Whenever a client called complaining about a charge our mentor’s advice was “take it off the bill immediately, no questions asked.” He did not believe in arguing over issues that the company may have had with any attorney’s billing. Although, we often wonder what his position would be in this day of electronic bill review and appeals and routine bill cutting by third party services hired to review defense attorneys’ bills.

Whenever a company complained about a trial attorney or file handling attorney, Mr. Morris’ advice was “take them off the file.” Do not argue and do not force any company to accept an attorney or convince them that he is a good attorney. Once they voice their displeasure with an attorney, it is hard to convince them otherwise. If the carrier has lost confidence in their counsel it is almost impossible to redeem him in their eyes.

Rule 8 - “Don’t argue about the rate”

Mr. Morris always told us before going out to a client meeting for the first time in an attempt to get new business: “Don’t argue about the rate. $5, $10 more or less doesn’t matter. Get the client, do good work and you will make it up with more cases.” He always said his most profitable client was one who had quoted him the lowest rate. Get the first file, prove yourself with outstanding legal work and then worry about the rate later. Tough advice to follow in these difficult times but has it always served us well.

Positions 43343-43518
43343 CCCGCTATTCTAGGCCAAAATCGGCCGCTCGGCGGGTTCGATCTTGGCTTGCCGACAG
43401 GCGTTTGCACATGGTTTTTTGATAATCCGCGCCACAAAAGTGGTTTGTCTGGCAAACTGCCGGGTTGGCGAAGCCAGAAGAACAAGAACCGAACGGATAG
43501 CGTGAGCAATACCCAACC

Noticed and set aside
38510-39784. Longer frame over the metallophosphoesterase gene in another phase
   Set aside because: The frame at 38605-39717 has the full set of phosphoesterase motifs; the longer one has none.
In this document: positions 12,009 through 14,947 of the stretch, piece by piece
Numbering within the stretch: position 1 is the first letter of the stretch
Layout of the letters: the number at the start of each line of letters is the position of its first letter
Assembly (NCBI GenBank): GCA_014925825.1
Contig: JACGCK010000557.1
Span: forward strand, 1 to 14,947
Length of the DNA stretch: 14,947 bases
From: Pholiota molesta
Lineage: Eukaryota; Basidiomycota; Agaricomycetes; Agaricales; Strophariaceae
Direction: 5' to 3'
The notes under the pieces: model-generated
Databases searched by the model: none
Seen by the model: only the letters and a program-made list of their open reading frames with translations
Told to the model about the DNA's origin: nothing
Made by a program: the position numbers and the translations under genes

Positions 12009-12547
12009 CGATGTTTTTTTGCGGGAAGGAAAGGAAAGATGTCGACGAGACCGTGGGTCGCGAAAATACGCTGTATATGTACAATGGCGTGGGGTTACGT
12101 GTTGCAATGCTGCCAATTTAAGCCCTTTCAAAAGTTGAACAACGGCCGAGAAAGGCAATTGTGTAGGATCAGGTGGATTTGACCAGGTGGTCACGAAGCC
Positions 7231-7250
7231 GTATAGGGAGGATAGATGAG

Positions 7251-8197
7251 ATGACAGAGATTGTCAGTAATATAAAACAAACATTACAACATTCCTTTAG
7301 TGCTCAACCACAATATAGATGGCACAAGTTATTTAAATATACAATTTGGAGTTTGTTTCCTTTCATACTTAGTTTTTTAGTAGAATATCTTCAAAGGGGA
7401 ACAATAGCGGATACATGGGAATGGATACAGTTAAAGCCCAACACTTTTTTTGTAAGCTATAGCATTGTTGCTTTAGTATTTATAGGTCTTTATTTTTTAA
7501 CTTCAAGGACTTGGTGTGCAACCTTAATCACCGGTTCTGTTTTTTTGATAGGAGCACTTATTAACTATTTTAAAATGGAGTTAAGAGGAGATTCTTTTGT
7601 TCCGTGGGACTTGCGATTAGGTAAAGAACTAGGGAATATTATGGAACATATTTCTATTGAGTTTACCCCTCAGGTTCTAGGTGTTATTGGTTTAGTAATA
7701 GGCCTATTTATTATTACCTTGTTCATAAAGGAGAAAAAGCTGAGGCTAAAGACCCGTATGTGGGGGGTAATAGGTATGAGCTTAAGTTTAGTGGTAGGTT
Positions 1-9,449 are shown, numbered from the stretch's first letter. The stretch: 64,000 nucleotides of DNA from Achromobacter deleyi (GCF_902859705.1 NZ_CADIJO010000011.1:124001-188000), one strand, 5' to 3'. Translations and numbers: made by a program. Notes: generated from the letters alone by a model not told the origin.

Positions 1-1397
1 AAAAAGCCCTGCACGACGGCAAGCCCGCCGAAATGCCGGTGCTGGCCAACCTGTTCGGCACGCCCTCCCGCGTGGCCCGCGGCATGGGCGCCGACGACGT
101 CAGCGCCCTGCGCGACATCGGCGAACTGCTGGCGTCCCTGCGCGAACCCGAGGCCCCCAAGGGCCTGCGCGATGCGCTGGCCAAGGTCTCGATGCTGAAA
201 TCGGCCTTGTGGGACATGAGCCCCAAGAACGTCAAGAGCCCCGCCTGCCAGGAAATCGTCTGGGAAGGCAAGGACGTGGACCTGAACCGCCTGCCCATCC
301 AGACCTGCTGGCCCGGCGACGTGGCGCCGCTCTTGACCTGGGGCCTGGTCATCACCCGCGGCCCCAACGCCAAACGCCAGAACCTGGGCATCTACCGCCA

Rule 9 - “Do the right thing”

Mr. Morris was not a big “schmoozer.” Back in the day there were fewer law firms and less entertaining in general. Your legal reputation carried you. While he was not a big believer in going to Yankee games, Broadway shows or having lunch or dinner Mr. Morris visited the sick and never missed a wake, a shiva, a funeral service or a memorial service for any of his clients and their family members.

Rule 10 - “They’ve got to see your face”

The last time we saw John Morris was when he left the office after the buyout and he told us as the new owners of the firm, “Come in everyday even if you come in late and leave early, come in everyday. They’ve got to see your face”.

Mr. Morris passed on to us these 10 basic rules to run a defense law firm. We think of him often when we come across situations both during trials and trying to run a defense practice in these challenging economic times.